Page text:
The quadratus lumborum (QL) can become irritated and extra tender for people who sleep consistently on one side with one hip hiked up, who carry bags or kids on one side of the body without evenly distributing the weight, with legs that differ in length, who sit for long periods of time especially with one leg crossed over another, as well as who have misaligned or poor posture.
While it is important to check-in with a physician or physical therapist about any physical pain, it is also important to continuously and proactively strengthen the body. Specifically, weakness in the QL can be a real pain in the butt because of the muscle attachments at the spine, hip and 12th rib. A weak QL can contribute to pain in the glutes and side of the hips.
Experiential Learning Opportunity:
To feel the QL contract on the right side, place the right thumb an inch or two away from the spine midway between the right lowest/12th rib and the hip bone, more specifically, the iliac crest. Press the thumb into the back as the body leans to the right and the right hip lifts in a hip hike.This can also be done on the left side.
Complementing the recent article on stretches for the QL, strengthening the QL is essential for overall health and wellness, so without further ado here are 11 poses to strengthen the QL:
1. Chair Pose
Chair Pose invited the QLs to engage with the other back and core muscles to maintain length in the upper body. Working on this pose for three sets of 15 second holds, building up to 30 second holds, and eventually up to one minute holds strengthens the QLs for a stronger back. This simple exercise can also foster the ability to comfortably maintain proper posture throughout the day.
2. Cow Tilt and Cat Stretch
Two powerhouse movements for a healthy spine, Cow tilt (inhale) and Cat stretch (exhale), with focus on the tailbone initiating the movement calls upon the QLs to contract and release. Lifting the tailbone and bringing the spine in extension in Cow tilt requires the QL on both sides of the spine to contract. Cat stretch lengthens the QLs to help release tension before engaging in another Cow tilt strengthener. Take five to ten Cow tilt and Cat stretches daily with focus on tailbone movement initiation.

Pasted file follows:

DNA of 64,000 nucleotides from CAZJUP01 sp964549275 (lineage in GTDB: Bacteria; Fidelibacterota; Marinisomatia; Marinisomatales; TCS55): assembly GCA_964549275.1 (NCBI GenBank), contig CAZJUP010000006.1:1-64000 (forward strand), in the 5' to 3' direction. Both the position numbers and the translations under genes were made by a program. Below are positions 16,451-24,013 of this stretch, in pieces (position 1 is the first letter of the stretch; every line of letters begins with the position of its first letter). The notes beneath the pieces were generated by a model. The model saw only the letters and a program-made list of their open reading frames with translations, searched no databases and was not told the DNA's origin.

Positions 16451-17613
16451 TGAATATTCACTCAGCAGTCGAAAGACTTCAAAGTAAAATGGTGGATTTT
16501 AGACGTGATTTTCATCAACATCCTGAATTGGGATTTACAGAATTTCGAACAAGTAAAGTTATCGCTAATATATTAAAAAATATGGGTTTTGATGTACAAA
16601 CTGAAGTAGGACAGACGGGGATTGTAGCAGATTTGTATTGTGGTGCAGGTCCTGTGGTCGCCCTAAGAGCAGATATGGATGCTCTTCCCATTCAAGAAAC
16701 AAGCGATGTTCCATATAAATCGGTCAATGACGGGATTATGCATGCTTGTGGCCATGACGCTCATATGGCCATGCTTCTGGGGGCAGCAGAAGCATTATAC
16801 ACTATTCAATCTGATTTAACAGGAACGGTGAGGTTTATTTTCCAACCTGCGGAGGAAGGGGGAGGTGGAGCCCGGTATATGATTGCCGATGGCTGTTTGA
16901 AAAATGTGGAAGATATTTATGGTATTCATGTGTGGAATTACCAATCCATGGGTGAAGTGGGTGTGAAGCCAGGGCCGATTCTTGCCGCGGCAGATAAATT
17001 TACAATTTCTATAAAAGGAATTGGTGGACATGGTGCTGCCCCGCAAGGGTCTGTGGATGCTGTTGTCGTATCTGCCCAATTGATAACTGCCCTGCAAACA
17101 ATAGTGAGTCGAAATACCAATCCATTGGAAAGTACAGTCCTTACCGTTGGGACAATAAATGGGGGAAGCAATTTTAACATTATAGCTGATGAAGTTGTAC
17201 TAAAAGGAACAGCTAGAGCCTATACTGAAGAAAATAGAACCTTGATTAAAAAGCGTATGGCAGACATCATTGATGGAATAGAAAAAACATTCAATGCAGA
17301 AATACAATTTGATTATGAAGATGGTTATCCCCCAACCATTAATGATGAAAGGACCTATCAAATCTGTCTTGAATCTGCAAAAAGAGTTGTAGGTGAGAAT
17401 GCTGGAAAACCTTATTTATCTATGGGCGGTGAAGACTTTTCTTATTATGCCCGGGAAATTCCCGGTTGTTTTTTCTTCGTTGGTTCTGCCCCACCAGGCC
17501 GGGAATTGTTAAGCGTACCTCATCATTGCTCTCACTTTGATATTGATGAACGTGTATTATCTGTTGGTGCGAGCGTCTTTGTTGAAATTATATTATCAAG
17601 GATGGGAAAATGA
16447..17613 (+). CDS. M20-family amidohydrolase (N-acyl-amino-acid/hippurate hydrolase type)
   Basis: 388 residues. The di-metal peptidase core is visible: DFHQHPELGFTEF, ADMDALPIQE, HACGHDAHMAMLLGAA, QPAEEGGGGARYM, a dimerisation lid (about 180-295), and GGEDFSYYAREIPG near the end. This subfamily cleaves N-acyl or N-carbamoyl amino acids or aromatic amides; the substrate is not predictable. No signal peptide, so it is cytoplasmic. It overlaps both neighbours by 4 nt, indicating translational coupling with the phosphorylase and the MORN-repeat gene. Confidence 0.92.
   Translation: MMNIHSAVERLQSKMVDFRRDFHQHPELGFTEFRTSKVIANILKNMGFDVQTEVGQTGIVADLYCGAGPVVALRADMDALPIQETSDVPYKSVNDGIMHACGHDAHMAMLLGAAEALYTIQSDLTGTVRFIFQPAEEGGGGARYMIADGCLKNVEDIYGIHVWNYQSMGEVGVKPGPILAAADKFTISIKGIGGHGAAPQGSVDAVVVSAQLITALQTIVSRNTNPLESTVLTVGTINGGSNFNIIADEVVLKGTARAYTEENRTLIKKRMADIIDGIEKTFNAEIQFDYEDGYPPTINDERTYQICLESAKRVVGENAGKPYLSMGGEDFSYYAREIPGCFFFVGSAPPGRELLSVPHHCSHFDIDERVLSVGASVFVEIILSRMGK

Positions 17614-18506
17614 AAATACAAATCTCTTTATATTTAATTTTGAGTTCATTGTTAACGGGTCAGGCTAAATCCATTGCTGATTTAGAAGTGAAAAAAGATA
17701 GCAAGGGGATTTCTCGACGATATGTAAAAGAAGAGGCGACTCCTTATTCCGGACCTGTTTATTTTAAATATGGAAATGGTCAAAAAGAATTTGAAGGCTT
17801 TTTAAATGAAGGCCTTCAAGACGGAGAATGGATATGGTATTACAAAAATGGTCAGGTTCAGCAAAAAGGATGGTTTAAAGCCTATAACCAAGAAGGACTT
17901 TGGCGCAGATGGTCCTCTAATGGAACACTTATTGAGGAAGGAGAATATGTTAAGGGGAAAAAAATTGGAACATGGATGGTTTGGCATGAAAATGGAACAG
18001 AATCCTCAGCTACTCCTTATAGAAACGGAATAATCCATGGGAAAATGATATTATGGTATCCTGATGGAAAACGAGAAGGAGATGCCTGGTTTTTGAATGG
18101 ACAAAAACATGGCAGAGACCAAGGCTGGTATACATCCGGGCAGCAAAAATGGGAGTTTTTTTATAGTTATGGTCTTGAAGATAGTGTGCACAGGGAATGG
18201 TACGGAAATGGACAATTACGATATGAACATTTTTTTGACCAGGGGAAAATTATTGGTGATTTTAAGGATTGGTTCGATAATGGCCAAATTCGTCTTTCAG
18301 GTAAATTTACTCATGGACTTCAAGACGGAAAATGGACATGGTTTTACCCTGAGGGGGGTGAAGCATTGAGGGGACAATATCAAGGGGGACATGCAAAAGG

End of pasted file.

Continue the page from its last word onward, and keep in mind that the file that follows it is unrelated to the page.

3. Extended Hand-To-Big-Toe Pose
When one leg is extended, the QL on the lifted leg side is working particularly hard to counter the torso rotation from the arm pulling on the leg. This is a great way to isolate one QL at a time. Hold this pose for three to five breaths.
4. Eagle Pose
The same concept as in Extended Hand-To-Big-Toe Pose, the QL is activated to resist torso rotation. Whichever leg is crossed on top is the same side QL that is working to support the pose (i.e. if the right leg is crossing over the left, then the right side QL is activated). Hold this pose for three to five breaths.
5. Bridge Pose with an Optional Block
The QLs in the lower spine are active in this pose as extensors to lift the body into Bridge Pose. The QLs continue to maintain lift in the back in this extension while holding. Adding a block can intensify the core and back work in this posture. Hold for three to five breaths.
6. Downward Facing Dog Pose
The QLs work in Downward Facing Dog Pose as lower back stabilizers during inhalation as well as lifting the 12th rib upward toward the hips. Hold for five to ten breaths.
Similarly to Downward Facing Dog Pose, the QLs contract to stabilize the spine in this inversion. The QLs lift the 12th rib and help maintain overall back strength and spine length needed for headstand. Hold for three to five breaths.
8. Side Plank
One of the classic QL strengtheners, side plank requires the QL to work hard to maintain torso stabilization and not collapse or rotate. A great test to see if one QL is stronger than the other is to see if you can hold both sides comfortably for the same amount of time.
9. Plank Pose with an Optional Block
Plank Pose requires the QLs for back strength and spinal length, a block adds extra intensity to the entire body and more QL stabilization. Hold for three to five breaths.
10. Locust Pose
The QLs are active and contracted for back extension. A movement like Locust Pose requires the QL on both sides of the body to work hard to lift the body into extension from a prone position. Hold for three to five breaths.
Like prior exercises, this movement requires the QLs to lengthen the spine and maintain a strong back to hold. Suggested to hold for five to ten breaths in this pose.
Hope this list was a helpful start to creating stronger QLs. Feel free to share any other QL strengthening poses that you find helpful!
Image Credit Aneta Gäb
The post Stabilize Your Spine: 11 Yoga Poses to Strengthen Your Quadratus Lumborum appeared first on DOYOUYOGA.COM.
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